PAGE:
Library of Congress preserving recordings of Tribal ancestors
Recordings of Tribal ancestors joined the likes of rapper Jay-Z, singer Cyndi Lauper and jazz saxophonist Dexter Gordon in being added to the Library of Congress’ National Recording Registry on Wednesday, March 20.
Melville Jacob’s collection of Pacific Northwest Native Americans, recorded between 1929 and 1939, will now be preserved for future generations.
Jacobs was a folklorist, linguist and anthropology professor at the University Washington. For more than a decade, he conducted field research among the Native American Tribes of the Pacific Northwest, studying the music and language of the Alsea, Chinook Jargon, Clackamas Chinook, Hanis and Miluk Coos, Kalapuya, Molalla, Sahaptin, Tillamook Salish, Upper Umpqua and Galice Creek Athabaskan.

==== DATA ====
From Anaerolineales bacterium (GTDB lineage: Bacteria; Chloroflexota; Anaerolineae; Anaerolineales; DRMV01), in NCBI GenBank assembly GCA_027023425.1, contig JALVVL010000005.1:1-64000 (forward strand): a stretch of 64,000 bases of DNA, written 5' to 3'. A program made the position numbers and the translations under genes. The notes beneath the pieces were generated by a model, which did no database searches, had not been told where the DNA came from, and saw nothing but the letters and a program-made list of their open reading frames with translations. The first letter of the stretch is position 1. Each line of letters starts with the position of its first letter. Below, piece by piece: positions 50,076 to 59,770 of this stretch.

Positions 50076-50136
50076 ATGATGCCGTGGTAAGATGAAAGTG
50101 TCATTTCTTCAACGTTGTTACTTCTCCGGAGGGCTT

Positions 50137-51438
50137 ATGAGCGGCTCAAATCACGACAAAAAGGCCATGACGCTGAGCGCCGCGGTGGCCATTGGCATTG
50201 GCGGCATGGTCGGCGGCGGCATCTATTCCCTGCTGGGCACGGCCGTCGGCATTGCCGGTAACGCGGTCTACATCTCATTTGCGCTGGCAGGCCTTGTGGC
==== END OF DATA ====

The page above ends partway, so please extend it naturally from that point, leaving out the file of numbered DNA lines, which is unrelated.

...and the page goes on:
He made almost 170 recordings, on wax cylinders and acetate discs, of the Tribes’ oral traditions, in many cases documenting what were the last speakers of those languages. This audio preservation has been key to many Tribes’ efforts to recapture their history.
The Library of Congress named 25 audio recordings to be inducted to the Registry, a compendium of sound recordings deemed representative of America's artistic, cultural and historic treasures. The recordings in the Registry, which span all genres – from rock, pop, jazz, classical, country and gospel to Broadway and movies, radio and news broadcasts, and comedy albums – have been recognized as vital to our nation's audio legacy.
Also included among this year'’s additions: Hit songs by Sam & Dave and Earth Wind & Fire, music from the film “Super Fly,” the classic radio western series “Gunsmoke,” and a recording of Sen. Robert F. Kennedy announcing to an anguished Indianapolis crowd that Dr. Martin Luther King Jr. had been killed.
“The National Recording Registry honors the music that enriches our souls, the voices that tell our stories and the sounds that mirror our lives,” said Librarian of Congress Carla Hayden. “The Library of Congress and its many collaborators are working to preserve these sounds and moments in time, which reflect our past, present and future.”